Yext Study: Retail Marketers Still Have a Long way to Go in Adapting to the Digital Age
Good news for retail marketers. A recent study by Yext and Vanson Bourne shows that retailers are more aware than their peers in other industries when it comes to improving their marketing strategies or risking falling behind the competition. The survey revealed that 57 percent of respondents in retail marketing strongly agreed with this sentiment, compared to just 41 percent of decision-making marketers within the financial services, healthcare and hospitality industries. Additionally, the survey found that retail marketers are the most likely to believe that improvements in this area will have a direct impact on increasing sales and revenue.
Despite high awareness of the problem, however, it’s not all good news. Ninety-six percent of respondents conceded that their organization’s marketing team is currently experiencing significant challenges. Today, less than half of decision makers believe that their current brand marketing strategy is effective. Here are some of the reasons why:
- 28 percent cited limited access to consumer engagement data from off-website sources as a major challenge. This is an important issue as consumers increasingly interact with brand content on third-party digital services like Yelp, Google, and even voice assistants such as Amazon Alexa.
- 28 percent reported not having enough visibility into how they compare to the competition.
- 27 percent thought their organization lacked visibility on search engines.
Brand management in the survey was defined by analyzing four key pillars of this strategy: managing off-website brand content (e.g., online local store listings), first-party brand content (e.g., store landing pages or store locator pages), first- and third-party reviews and ratings, and finally all the analytics associated with these efforts. Here’s how retail marketers stack up in each area:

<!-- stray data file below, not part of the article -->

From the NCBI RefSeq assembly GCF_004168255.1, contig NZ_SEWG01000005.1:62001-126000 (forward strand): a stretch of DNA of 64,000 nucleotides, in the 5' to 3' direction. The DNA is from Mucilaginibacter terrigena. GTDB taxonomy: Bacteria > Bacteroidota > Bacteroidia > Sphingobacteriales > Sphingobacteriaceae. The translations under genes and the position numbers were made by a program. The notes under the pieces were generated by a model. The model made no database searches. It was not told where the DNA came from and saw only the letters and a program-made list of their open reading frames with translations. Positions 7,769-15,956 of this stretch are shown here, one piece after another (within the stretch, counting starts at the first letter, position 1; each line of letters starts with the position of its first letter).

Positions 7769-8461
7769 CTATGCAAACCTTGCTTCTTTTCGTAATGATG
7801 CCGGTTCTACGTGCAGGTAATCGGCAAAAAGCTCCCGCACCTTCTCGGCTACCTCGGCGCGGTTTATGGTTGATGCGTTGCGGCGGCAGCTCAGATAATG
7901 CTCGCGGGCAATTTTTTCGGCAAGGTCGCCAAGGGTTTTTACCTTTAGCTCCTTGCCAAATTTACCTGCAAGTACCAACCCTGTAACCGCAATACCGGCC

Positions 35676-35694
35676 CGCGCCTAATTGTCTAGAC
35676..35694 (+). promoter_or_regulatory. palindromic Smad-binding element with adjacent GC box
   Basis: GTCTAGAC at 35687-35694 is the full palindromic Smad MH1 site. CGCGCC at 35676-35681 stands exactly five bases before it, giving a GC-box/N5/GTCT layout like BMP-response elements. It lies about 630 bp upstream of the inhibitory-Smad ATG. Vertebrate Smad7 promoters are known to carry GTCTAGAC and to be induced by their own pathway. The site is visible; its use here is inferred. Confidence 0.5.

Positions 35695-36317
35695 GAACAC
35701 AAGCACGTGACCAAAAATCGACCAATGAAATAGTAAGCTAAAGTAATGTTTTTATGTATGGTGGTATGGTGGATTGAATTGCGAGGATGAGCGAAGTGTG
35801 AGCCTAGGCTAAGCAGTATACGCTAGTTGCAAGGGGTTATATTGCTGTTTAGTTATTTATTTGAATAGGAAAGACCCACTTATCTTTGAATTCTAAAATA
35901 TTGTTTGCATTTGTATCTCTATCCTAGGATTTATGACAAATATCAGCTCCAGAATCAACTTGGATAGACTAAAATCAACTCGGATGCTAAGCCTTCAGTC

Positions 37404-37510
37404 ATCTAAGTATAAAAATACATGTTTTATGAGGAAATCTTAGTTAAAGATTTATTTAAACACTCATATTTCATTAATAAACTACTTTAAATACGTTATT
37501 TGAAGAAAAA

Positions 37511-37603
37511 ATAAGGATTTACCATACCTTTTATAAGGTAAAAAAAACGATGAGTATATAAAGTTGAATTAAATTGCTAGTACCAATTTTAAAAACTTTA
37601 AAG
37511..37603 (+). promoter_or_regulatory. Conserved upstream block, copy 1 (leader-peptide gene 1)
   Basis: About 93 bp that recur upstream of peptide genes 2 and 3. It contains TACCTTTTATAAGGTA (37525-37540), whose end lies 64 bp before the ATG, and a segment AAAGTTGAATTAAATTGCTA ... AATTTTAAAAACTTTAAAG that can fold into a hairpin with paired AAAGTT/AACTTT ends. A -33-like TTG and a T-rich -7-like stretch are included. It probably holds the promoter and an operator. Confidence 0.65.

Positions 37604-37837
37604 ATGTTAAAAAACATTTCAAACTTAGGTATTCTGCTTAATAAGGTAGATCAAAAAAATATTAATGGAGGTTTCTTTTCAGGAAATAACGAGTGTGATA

Off-Website Brand Content
Off-website brand content includes information like online store listings (i.e., the results that pop up when you use a search engine). This information is crucial because if a site like Google has a store’s hours wrong, that store may be losing out on business. This extends beyond regular store hours to cover situations like holidays when a retailer may choose to have extended or abbreviated hours. Unfortunately, for 34 percent of retailers, the process of updating this information is manual.
First-Party Brand Content
First-party brand content refers to a store’s landing page or locator (i.e., if you were to search on Macy’s site for the hours of your local store). This area is a win for retail marketers, with more than 60 percent reporting that they have a local landing page strategy.
First- and Third-Party Ratings and Reviews
Retailers are doing relatively well when it comes to reputation management. Seventy-one percent of retail marketers indicated they're actively monitoring reviews of their products or services. However, retailers fail in comparison to their peers in other industries when it comes to actively securing and publishing reviews from their customers, with only 18 percent doing so today.
Most retail businesses are currently leveraging local rank tracking tools and comparing their search performance against their competition. However, there’s always room for improvement, especially when it comes to location landing pages or off-website analytics. Here, retailers fell behind the curve.
What does all of this mean for retail marketers? In short, retail marketers are acutely aware of the changing digital landscape and the need to get a better grasp on it. And while retailers are making great strides compared to their peers in other industries, there are key areas that still need attention. Until retailers get a grasp on their full digital ecosystem, they’re going to continue to risk losing sales and customers to their competition.
Zahid Zakaria is the senior director of insights and analytics for Yext, a technology company that focuses on online brand management.